Menu
Search
Max Size: 9cm

Fairy Cichlid (Neolamprologus brichardi)

Fairy Cichlids were one of the first African Cichlids to be imported for the aquarium hobby. These fish are an excellent choice for both the beginner and advanced aquarist. These Cichlids are relatively easy to care for if they have an appropriately sized aquarium and suitable tank mates. In addition, these fish are reasonably peaceful, making them good inhabitants of the community Cichlid aquarium. However, these fish are not ideal residents of your typical community aquarium because they are territorial, especially when they are protecting their fry, and are best kept in a species-only tank.

You can keep a group of Fairy Cichlids in a good-sized aquarium with other similar types of Lamprologine Shell-dwellers. Other good tankmates could include a large school of Herring Cichlids of the Cyprichromis genus, such as the Sardine Cichlid Cyprichromis leptosoma, The White Pearly Calvus as well as Goby Cichlids, fish from the Julidochromis genera such as the Convict Julie and the Mariner's Julie.

The ideal aquarium for Fairy Cichlids should ideally be at least 4ft long if you are housing them with other species. The aquarium will need a lot of water movement, oxygenation, and filtration. The best choice of substrate would be sand, and the water should be hard and alkaline. It would be best to use rocks to create plenty of visual barriers and broken lines of sight as these Cichlids can be aggressive towards one another in the confines of the home aquarium.

The Fairy Cichlid has an elongated light creamy-brown body with gold highlights ornamented with a lyre-shaped tail and a continuous dorsal fin. in addition, their fins are bluish-grey and are tipped in white with long flowing filaments. These Cichlids also possess a small thick black stripe that runs from their eye to their gill cover with a yellowy-orange spot above it. Lastly, these fish have blue eyes; on some individuals, you may see a thin blue trim on their fins and under their eyes.

Quick Facts
Scientific NameNeolamprologus brichardi
Year Described1974
Other NamesPrincess Cichlid, Lyretail Cichlid, Princess of Burundi, Fairy Cichlid, Brichard's lamprologus, Fire Tip Kiku, Brichardi Cichlid
ClassificationActinopterygii
OrderCichliformes
FamilyCichlidae
GenusNeolamprologus
OriginsTanzania
TemperamentSemi-Aggressive
Aquarium LevelAll Levels
DifficultyBeginner - Intermediate
ShoalingYes
Best kept asGroups 6+
DietOmnivore
ReproductionCave spawning
Lifespan8 - 10 years
Water Parameters
Water TypeFreshwater
PH7.0 - 8.0
GH15 - 25
TDS150 - 300
Temperature
75 - 79℉
23.9 - 26.1℃

Photos

Fairy Cichlid
Fairy Cichlid
Fairy Cichlid
Fairy Cichlid

Natural Habitat

The Fairy Cichlid is endemic to the alkaline waters of Lake Tanganyika in East Africa. These Cichlids are highly variable and can be found in all kinds of habitats. You can find these Cichlids both at the surface and in very deep waters, as well as on rocky coastlines.

Feeding

Fairy Cichlids are omnivorous; however, live, and frozen foods such as Mysis shrimp, vitamin-enriched brine shrimp, mosquito larvae, and chopped krill should incorporate a large proportion of their diet. You can give your fish good quality dried foods; however, this should be less often. You should also provide your Cichlids with some vegetable matter, including blanched spinach or spirulina wafers.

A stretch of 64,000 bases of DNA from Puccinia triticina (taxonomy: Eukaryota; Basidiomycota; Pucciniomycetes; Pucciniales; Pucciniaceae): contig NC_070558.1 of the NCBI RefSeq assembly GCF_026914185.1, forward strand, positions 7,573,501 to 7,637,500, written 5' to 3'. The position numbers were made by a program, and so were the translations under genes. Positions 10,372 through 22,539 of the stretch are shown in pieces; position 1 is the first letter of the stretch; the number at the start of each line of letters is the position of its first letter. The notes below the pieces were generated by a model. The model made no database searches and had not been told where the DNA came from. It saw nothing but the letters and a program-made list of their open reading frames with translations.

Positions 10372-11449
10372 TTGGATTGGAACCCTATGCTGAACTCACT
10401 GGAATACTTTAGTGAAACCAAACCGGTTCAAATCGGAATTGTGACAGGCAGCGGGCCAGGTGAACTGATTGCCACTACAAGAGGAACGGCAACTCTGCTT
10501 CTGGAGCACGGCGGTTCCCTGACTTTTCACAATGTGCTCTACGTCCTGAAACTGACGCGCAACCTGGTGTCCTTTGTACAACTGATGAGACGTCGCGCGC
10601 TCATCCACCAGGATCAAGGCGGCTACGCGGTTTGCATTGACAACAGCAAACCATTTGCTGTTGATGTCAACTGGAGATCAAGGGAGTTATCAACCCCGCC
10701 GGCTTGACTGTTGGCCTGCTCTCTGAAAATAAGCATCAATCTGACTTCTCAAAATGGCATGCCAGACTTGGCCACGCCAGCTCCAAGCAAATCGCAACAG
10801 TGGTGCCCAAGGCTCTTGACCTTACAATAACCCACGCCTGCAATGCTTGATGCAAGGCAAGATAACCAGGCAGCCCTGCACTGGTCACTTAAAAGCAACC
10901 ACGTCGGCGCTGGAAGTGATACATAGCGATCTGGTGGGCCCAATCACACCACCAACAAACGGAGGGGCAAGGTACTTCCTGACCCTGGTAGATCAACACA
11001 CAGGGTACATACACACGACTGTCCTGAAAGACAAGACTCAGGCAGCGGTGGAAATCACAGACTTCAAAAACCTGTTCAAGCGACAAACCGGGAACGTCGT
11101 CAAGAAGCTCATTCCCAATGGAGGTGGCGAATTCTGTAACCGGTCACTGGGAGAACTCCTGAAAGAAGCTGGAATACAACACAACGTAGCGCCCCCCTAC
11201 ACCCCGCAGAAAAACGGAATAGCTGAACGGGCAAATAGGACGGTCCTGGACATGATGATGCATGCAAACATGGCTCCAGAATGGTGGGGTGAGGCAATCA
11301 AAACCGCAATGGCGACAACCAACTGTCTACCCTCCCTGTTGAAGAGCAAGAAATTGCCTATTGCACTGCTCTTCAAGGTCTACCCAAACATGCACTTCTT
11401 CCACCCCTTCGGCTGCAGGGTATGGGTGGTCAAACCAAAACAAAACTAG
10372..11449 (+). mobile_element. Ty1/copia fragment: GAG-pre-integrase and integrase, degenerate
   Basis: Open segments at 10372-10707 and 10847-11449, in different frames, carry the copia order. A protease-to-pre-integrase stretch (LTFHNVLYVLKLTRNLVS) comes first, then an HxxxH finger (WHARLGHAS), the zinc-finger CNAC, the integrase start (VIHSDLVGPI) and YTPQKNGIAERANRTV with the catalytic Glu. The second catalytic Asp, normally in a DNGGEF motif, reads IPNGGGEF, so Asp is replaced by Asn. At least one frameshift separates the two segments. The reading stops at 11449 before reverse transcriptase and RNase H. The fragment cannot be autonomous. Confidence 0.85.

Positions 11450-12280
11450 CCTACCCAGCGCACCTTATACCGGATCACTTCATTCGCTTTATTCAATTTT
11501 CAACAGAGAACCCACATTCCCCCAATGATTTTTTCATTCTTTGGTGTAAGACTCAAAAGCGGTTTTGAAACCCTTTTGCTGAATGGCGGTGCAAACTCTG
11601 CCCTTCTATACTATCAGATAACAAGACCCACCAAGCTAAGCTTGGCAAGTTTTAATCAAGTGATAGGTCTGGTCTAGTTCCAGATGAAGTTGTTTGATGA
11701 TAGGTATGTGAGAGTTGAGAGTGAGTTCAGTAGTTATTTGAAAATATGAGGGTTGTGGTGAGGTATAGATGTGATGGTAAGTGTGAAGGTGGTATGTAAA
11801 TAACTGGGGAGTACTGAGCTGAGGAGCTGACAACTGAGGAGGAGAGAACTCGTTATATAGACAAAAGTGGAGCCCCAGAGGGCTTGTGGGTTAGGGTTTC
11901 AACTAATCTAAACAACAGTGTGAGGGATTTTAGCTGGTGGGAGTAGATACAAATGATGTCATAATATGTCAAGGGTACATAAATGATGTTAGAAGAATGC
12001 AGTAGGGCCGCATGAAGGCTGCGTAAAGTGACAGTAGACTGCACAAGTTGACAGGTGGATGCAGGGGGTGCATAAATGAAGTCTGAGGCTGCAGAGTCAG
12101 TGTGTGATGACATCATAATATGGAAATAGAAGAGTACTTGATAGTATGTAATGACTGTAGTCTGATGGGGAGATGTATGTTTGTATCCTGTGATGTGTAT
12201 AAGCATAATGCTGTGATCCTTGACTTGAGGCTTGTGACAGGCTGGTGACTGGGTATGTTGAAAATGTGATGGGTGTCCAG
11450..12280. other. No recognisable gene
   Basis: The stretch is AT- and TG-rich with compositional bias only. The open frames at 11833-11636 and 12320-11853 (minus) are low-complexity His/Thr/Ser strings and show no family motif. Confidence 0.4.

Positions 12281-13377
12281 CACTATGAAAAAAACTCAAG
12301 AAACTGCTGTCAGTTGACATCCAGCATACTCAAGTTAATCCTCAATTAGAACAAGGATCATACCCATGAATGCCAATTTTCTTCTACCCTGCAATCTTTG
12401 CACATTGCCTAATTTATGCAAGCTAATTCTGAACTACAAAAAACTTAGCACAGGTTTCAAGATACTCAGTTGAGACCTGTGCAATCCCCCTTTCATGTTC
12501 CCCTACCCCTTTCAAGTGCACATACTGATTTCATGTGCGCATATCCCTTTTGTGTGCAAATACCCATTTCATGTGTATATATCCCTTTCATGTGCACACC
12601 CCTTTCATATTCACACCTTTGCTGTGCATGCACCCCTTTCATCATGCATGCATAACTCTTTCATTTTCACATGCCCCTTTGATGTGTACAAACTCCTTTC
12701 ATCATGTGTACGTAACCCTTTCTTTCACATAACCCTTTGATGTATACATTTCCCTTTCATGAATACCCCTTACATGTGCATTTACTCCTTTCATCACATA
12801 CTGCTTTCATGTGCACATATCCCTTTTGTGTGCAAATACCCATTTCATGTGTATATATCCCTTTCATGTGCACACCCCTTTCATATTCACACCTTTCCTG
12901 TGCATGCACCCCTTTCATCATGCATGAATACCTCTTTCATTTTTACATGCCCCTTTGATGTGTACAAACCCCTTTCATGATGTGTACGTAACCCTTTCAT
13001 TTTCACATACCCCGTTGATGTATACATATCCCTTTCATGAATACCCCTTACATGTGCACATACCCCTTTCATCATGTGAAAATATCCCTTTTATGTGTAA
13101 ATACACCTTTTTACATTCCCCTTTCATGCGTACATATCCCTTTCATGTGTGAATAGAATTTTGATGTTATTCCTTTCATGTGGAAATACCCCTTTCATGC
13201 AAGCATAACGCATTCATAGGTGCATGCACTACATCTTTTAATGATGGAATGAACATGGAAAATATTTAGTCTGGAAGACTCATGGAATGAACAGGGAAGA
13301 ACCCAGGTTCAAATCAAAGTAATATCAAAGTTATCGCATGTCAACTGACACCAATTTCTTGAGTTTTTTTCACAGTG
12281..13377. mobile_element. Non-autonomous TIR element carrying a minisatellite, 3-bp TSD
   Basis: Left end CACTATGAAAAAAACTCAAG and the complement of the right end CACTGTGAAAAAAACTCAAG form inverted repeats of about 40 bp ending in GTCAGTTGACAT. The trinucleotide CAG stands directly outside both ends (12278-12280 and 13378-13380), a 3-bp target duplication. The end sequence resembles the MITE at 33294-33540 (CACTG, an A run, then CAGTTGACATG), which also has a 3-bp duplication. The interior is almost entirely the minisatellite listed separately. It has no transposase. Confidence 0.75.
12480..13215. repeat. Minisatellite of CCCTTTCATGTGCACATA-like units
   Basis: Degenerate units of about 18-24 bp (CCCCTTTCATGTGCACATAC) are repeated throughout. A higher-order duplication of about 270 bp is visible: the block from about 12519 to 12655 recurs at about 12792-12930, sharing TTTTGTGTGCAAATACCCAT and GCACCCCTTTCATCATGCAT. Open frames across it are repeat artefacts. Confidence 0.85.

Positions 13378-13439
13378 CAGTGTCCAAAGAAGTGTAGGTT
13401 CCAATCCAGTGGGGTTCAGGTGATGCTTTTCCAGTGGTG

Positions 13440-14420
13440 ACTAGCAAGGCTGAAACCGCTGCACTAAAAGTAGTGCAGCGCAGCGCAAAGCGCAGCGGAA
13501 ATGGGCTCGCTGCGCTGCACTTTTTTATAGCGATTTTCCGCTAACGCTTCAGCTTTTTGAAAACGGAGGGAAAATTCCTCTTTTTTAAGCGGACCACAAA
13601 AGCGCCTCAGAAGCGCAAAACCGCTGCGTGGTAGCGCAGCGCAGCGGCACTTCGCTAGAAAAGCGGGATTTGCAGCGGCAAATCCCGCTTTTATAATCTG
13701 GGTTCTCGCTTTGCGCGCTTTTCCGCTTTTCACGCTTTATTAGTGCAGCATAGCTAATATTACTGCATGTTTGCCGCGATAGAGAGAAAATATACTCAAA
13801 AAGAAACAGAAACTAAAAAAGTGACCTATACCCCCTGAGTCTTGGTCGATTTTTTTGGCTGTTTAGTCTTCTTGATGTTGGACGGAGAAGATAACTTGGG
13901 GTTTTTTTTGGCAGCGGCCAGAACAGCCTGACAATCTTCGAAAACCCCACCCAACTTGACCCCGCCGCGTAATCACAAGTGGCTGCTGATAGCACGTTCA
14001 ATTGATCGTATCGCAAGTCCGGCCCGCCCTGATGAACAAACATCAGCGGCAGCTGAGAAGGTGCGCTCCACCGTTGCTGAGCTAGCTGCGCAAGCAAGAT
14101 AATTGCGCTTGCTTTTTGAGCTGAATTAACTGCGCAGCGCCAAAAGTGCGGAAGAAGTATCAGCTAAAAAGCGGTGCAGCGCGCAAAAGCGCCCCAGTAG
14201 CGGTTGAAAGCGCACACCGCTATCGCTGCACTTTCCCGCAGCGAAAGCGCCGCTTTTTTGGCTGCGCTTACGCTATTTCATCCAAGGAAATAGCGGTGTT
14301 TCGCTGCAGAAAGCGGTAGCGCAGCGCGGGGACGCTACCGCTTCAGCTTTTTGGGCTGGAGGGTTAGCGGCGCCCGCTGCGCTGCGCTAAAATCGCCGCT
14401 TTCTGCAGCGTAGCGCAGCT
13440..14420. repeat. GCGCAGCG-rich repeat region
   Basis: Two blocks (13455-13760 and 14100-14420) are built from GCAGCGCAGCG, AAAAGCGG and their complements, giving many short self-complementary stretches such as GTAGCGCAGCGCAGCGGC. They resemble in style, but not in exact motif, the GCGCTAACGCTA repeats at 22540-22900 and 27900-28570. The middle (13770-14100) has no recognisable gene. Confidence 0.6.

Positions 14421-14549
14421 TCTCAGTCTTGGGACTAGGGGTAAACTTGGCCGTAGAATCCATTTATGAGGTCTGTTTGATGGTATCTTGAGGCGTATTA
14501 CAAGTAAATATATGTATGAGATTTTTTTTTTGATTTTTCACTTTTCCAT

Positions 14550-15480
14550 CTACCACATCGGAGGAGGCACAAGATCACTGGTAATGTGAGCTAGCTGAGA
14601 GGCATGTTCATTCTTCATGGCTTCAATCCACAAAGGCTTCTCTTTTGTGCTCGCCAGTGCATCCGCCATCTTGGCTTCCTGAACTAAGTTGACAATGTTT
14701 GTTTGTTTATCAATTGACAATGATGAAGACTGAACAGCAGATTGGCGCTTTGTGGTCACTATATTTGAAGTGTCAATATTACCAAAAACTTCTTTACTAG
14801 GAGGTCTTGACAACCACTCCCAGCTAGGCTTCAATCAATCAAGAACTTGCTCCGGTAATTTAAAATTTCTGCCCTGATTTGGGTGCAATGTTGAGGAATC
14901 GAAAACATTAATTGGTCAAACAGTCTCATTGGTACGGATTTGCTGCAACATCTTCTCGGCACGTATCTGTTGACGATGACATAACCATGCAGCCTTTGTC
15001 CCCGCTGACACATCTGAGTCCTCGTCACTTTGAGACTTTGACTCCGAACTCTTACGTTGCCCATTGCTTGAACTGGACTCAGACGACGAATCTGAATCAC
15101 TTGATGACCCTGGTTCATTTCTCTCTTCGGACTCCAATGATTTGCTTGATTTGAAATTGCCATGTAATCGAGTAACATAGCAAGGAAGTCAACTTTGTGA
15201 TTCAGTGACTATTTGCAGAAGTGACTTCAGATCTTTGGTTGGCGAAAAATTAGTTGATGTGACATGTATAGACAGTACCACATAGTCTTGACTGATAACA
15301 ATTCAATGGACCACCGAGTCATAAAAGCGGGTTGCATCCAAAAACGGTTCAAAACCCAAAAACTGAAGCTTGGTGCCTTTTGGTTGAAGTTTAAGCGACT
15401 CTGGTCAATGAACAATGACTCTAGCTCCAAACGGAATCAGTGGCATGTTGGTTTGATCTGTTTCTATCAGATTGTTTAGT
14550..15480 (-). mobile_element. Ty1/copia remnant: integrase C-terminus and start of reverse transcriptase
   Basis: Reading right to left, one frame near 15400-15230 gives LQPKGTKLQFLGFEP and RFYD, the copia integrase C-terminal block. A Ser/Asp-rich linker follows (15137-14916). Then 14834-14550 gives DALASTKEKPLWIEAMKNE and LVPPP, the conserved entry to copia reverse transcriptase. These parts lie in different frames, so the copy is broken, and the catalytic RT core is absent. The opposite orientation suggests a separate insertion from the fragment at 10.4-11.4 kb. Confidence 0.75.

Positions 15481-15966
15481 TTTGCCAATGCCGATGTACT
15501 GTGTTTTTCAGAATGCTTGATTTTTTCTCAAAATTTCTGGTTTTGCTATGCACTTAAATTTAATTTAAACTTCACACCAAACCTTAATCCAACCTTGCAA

Sexual Dimorphism

It is very challenging to differentiate between a male and female Fairy Cichlid; however, males tend to be larger and have more pointed dorsal fins than females, and their caudal fin is more extended.

Breeding

Fairy Cichlids are substrate-spawners in the wild that deposit their eggs on the roof of rocky caves. These Cichlids will reach sexual maturity at about 5 cm in length. These fish are super easy to breed in the home aquarium; just make sure you condition them with a well-balanced diet.

Fairy Cichlids will swim around together as a group and then they will pair off to spawn, keeping their bond for future spawns. For example, a couple will spawn in secret in a cave where they will often burrow themselves, and the female will lay anything from 100 to 200 eggs on the roof or wall. Once spawning is complete, the female will tend to the eggs while the male defends the area around the cave.

The eggs will usually hatch in 2 to 3 days, with the fry becoming free swimming around seven days later. The fry is big enough to take baby brine shrimp straight away; however, they are pretty slow growing. So the entire group will help the parents guard the babies for a very long time.

Once the parents stop protecting the kin, they are allowed to stay in the group; these babies will then help guard the next generation of fry. This protection will carry on whilst the fish are breeding, so you will be able to have several generations living in harmony together, with the older fish guarding the younger. However, if a point is reached where the space becomes too little, the breeding fish will start to lay fewer eggs or even consume the smallest fish in the aquarium. Therefore, if you wish to raise good numbers of young regularly and prevent deformities from inbreeding, removing the babies to a separate rearing tank would be better.

Other Cichlids of interest

African Butterfly Cichlid(Anomalochromis thomasi)
Banded Apistogramma(Apistogramma bitaeniata)
Blue Panda Apistogramma(Apistogramma panduro, Apistogramma pandurini)
Bolivian Ram Cichlid(Mikrogeophagus altispinosus)
Checkerboard Cichlid(Dicrossus filamentosus)
Cockatoo Dwarf Cichlid(Apistogramma cacatuoides)
View all Cichlids
Date Added: 01/08/2022 13:32:33 - Updated: 01/08/2022 16:09:29